• The most important thing is to FEED THE BABY.


  1. This is so great to read! It helps put my observations of other moms in another perspective. We NEVER KNOW WHY another mom does what she does and who are WE to judge or be opinionated about their actions?

    I applaud any women who is persistent enough to pursue the breast no matter what. That is a true super mom! <3

  2. It's true. And yet, I'm guilty of judging other moms myself, especially formula feeders. THAT'S JUST CRAZY. I think it's more I'm jealous that they probably could have been able to breastfeed, and didn't. Silly. But, I also feel like everyone's wondering why I'm feeding my baby a bottle after nursing, when more people are probably put-off by my nursing (unfortunately.) But I'd much rather be seen breastfeeding in public than bottlefeeding, because I want to be part of the solution in making breastfeeding "normal" again.

  3. I don't think it would be weird to see you bottle feed after the breast! I think its weird when breastfeeding moms feed formula when they are in public because they "feel more comfortable" and its "easier" for them.... I have met so many moms like that. Even my aunt refused to BF because it was "weird" 11 years ago.

  4. Thank you so much for your blog. I am the mother of a 9 year old, a 6 year old, and a soon-to-be one month old. I struggled with breastfeeding grief with all of my children. I felt gobsmacked by the process with my first child. I can remember crying and crying and feeling like a failure. I visited a lactation consultant, drank special herbs, rented a hospital grade breast pump, and used an SNS. I never did make enough milk to exclusively breastfeed. However, I eventually came to see my situation as beneficial rather than detrimental. I got to breastfeed my daughter, snuggle with her, love on her. Then, if someone else wanted to give her a bottle, I could go do something else for a minute or two. Because our nursing relationship was not her primary food source, I never really experienced the drop in supply that forces moms to wean their babies. My daughter nursed until she was two and half. Then, with my two subsequent pregnancies, the reality of my low supply became easier to manage on an emotional level. I have also been surprised by the fact that I have produced more milk with each successive pregnancy. In fact my newborn son and I had a visit with the lactation consultant this past week, at which time we determined that he had taken in two ounces of my milk at a feeding. I was not using an SNS at the time. While two ounces is nothing to a regular lactating mom, it's like a flood of milk to me. I have never made so much milk in my life. Will I ever make enough to ditch the formula? I doubt it. But I stand comforted in the fact that I can make something for my son and in the fact that my two older children and I have an extremely close relationship. I am sure that this came from the years I nursed them.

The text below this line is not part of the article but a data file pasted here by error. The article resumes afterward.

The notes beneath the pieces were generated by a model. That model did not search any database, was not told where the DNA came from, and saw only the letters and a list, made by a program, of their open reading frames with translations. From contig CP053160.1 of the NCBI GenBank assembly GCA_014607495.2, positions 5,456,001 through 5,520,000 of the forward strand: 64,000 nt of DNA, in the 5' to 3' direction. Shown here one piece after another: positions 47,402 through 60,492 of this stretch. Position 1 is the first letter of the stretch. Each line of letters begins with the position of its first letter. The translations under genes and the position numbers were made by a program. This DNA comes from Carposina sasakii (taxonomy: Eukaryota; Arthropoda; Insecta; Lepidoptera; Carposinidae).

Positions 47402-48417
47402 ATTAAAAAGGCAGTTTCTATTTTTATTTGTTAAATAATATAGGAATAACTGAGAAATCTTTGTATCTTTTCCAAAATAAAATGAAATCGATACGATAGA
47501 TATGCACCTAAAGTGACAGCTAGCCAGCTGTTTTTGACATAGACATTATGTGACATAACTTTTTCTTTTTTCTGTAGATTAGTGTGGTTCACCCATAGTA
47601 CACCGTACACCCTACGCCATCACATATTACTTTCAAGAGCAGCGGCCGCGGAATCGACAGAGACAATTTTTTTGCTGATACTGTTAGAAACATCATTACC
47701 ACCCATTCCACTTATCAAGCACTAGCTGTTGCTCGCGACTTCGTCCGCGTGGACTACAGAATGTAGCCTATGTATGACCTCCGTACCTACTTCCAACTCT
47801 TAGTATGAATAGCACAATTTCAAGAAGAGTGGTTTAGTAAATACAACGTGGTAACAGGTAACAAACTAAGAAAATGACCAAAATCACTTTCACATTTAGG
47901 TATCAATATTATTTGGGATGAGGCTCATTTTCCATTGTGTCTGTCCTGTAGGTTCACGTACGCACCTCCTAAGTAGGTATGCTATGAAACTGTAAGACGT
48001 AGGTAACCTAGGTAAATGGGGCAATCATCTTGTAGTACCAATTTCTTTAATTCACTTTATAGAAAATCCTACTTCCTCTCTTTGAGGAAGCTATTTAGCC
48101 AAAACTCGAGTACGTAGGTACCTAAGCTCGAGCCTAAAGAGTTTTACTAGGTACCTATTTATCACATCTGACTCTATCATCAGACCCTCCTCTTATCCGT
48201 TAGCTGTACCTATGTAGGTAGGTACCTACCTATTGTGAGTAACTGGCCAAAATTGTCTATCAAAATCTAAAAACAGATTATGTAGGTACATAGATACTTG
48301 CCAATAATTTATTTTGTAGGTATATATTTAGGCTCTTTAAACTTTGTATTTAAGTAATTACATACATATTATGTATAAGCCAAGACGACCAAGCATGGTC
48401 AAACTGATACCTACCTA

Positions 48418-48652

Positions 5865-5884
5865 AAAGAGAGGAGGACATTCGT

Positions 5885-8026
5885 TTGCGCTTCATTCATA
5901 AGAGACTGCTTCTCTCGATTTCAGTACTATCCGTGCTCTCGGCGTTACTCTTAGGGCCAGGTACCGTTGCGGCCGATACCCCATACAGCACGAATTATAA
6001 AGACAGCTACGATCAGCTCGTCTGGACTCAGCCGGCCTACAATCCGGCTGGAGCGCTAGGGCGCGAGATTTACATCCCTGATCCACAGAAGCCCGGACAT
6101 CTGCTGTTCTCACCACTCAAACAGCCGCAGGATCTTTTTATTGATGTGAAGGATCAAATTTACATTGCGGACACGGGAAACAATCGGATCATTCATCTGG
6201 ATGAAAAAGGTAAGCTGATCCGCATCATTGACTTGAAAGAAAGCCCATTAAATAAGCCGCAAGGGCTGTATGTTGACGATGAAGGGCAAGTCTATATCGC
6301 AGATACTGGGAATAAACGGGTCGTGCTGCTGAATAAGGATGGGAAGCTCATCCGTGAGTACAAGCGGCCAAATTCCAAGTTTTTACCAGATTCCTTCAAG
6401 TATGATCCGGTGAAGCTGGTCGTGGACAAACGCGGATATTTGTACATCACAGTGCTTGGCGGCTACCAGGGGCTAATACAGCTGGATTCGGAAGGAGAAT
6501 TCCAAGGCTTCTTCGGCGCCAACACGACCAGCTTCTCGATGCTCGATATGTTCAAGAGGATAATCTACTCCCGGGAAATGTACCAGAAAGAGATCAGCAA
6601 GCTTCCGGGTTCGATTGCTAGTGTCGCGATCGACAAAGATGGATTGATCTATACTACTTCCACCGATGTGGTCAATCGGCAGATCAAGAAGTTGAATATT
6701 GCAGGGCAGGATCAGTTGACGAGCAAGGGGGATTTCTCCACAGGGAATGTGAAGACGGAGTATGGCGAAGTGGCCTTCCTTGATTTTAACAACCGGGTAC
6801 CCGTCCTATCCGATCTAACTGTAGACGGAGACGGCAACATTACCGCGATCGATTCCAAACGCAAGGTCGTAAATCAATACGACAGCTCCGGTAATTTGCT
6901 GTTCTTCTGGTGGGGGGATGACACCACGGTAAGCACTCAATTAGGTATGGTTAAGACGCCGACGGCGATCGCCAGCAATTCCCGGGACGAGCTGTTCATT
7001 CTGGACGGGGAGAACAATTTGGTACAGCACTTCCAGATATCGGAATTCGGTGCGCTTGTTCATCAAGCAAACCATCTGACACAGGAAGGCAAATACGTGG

5. Loved your comment! 2 ounces feels amazing! I can remember going to the lactation consultant and my babies weighing the same amount before and after a feeding. Such heartbreak. We gain more glandular tissue with each pregnancy and nursing period. Maybe if I had 3 more kids, I'd be able to exclusively breastfeed the last one, but hubby won't go for that.